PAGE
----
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Acacia synchronicia

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Acacia synchronicia Maslin, Nuytsia 8: 302; 303, fig. 6 (1992)

Somewhat diffuse, glabrous shrub or tree 1.5–3 m high, sometimes 6 m. Stipules spinose, commonly absent or infrequent on mature plants, 3–10 mm long. Phyllodes variable, narrowly oblong to narrowly elliptic or narrowly oblong-oblanceolate, sometimes linear or elliptic, usually 10–30 mm long and 3–8 mm wide with l:w = 3–7, green to glaucous, subfleshy, finely wrinkled when dry; midrib and lateral nerves obscure or absent; gland basal, rather prominent. Inflorescences simple, 1 or 2 per axil, initiated synchronously with phyllodes on new shoots; racemes rare; peduncles 1–2 cm long, with caducous bract near or above middle; heads globular, 40–70-flowered, golden. Flowers 5-merous; sepals free, narrowly spathulate. Pods narrowly oblong, to 4–5 cm long, 8–12 mm wide, chartaceous. Seeds transverse, ovate to elliptic, usually 4–5 mm long, dull, black or mottled; funicle short, thick, narrowly arillate.

Common from Shark Bay N to Port Hedland and E to Rudall R., also the southern Kimberleys, scattered occurrences in the Cue- Yalgoo area, W.A.; also one collection from near Rabbit Flat Roadhouse, N.T., c. 100 km E of W.A. border. Grows along watercourses and on alluvial flats, mostly in shrubland.

The phyllodes of A. synchronicia vary considerably in shape and size, particularly in width. Specimens from north-west W.A. with linear, especially narrow phyllodes (1–2 mm wide, l:w = 10–14) and black, non-mottled seeds 3–4 mm long may ultimately be shown to warrant formal rank, e.g. Upper Rudall R. area, M.McInnes s.n. (PERTH156698). This variant was called A . affin. victoriae by B.R.Maslin, in J.P.Jessop (ed.), Fl. Central Australia 131 (1981), see B.R.Maslin, Nuytsia 8: 304 (1992), for discussion. A few specimens resemble A. glaucocaesia in having elliptic, especially broad phyllodes (8–10 mm wide, l:w = 2–3), e.g. 6 km S of Nullagine on Great Northern Hwy, B.R. Maslin 5267 (PERTH).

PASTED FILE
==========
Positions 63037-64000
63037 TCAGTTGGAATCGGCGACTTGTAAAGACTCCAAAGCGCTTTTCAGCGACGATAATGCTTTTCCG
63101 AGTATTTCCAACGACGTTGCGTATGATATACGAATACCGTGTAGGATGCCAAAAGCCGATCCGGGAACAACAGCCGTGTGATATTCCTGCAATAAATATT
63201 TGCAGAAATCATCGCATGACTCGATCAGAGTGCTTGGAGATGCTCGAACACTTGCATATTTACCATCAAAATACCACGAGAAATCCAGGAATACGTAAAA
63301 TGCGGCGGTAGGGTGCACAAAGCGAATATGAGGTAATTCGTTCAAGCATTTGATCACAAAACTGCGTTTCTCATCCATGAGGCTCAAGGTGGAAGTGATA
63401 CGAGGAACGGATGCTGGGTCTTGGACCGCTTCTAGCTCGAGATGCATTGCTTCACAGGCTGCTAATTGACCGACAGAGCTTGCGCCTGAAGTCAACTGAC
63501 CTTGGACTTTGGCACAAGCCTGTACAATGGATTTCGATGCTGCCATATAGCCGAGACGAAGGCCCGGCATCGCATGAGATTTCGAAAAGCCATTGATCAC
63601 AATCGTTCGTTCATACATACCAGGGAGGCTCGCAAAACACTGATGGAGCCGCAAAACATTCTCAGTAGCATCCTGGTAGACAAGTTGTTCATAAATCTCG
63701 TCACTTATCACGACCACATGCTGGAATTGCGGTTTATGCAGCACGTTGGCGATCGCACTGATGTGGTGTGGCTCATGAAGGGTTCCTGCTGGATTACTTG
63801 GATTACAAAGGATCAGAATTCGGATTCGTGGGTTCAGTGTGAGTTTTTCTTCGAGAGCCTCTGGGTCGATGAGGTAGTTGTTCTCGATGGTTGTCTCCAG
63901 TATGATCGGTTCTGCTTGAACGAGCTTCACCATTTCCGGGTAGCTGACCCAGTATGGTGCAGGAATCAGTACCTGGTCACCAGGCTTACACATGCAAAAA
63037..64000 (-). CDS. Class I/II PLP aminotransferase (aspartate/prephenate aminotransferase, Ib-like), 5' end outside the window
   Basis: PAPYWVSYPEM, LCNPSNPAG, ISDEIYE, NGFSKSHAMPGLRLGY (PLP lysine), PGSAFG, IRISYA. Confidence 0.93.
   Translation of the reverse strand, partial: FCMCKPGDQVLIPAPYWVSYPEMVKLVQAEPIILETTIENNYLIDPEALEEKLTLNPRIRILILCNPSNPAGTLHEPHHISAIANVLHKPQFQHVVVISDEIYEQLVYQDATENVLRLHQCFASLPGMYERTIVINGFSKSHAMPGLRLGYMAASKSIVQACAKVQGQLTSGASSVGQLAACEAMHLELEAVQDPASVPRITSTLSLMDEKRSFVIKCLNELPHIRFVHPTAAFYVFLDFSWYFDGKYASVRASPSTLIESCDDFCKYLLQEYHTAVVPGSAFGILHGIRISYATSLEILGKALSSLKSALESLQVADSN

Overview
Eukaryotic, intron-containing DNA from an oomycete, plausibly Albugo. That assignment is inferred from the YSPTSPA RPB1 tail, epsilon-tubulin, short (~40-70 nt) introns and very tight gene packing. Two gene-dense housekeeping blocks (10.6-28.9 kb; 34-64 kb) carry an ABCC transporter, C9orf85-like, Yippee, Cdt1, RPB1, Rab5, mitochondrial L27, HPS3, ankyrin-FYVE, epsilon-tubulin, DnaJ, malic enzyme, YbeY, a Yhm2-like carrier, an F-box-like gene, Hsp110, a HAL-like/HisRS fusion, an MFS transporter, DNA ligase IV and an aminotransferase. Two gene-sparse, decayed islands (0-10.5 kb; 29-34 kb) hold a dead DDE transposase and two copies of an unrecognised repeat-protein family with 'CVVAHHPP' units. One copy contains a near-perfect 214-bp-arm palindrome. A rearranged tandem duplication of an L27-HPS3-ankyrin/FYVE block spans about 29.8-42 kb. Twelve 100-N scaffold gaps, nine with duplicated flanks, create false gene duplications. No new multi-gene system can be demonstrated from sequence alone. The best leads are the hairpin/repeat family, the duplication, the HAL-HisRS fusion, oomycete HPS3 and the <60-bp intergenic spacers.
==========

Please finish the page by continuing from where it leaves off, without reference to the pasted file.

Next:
Formerly included in A. victoriae which differs especially in its normally racemose inflorescences with pale lemon-yellow heads of 15–30 flowers; also its phyllodes are often longer with a generally smaller gland and more prominent midrib. A few Kimberley specimens are possibly intermediate between the two species.

Type of accepted name

Karratha, opposite Clarkson Rd, W.A., Sept. 1988, P.Glennon s.n. ; holo: PERTH; iso: CANB, G, K, MEL, NY.

Synonymy

Acacia affin. victoriae Benth., B.R.Maslin, in J.P.Jessop (ed.), Fl. Central Australia 131 (1981).

Illustration

B.R.Maslin, loc. cit. (1992).

Representative collections

W.A.: 93 km from Halls Ck on road to Fitzroy Crossing, I.B.Armitage 166 (PERTH); near Mindi Springs, Hamersley Ra. Natl Park, C.Dawe 093 (BRI, K, PERTH); 57.5 km SE of Yalgoo towards Paynes Find, B.R.Maslin 4253 (PERTH); 42 km S of Onslow on Ashburton R., D.G.White 630805 (PERTH); N.T.: 3 km NW of Rabbit Flat, on Tanami Track [Rd], M.Hancock 459 (DNA, NSW, PERTH).

(BRM)

WATTLE Acacias of Australia CD-ROM graphic

The information presented here originally appeared on the WATTLE CD-ROM which was jointly published by the Australian Biological Resources Study, Canberra, and the Department of Parks and Wildlife, Perth; it was produced by CSIRO Publishing from where it is available for purchase. The WATTLE custodians are thanked for allowing us to post this information here.

Page last updated: Tuesday 11 September 2018